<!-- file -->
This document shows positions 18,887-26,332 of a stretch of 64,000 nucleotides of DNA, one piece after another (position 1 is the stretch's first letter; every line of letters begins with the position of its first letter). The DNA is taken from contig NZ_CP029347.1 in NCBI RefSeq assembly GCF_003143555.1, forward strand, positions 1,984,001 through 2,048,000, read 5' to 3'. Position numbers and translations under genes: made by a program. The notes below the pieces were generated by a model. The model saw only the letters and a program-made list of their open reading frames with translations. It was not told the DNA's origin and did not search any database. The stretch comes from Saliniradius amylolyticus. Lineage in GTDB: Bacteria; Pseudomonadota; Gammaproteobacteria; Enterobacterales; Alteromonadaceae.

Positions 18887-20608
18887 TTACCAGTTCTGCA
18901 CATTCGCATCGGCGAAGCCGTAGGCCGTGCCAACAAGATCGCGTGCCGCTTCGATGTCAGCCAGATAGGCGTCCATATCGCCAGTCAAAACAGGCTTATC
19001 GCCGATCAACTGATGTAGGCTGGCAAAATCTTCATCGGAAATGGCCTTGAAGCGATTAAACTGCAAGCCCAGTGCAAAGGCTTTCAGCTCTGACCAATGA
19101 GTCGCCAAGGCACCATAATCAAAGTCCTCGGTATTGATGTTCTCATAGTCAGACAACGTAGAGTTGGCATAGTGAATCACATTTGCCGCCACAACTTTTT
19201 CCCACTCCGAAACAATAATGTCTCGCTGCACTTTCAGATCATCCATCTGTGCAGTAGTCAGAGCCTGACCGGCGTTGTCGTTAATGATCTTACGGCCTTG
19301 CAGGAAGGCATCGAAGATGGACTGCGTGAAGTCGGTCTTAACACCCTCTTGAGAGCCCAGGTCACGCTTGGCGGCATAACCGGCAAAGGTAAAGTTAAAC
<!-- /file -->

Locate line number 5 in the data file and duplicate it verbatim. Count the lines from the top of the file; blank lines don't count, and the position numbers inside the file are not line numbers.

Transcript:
19001 GCCGATCAACTGATGTAGGCTGGCAAAATCTTCATCGGAAATGGCCTTGAAGCGATTAAACTGCAAGCCCAGTGCAAAGGCTTTCAGCTCTGACCAATGA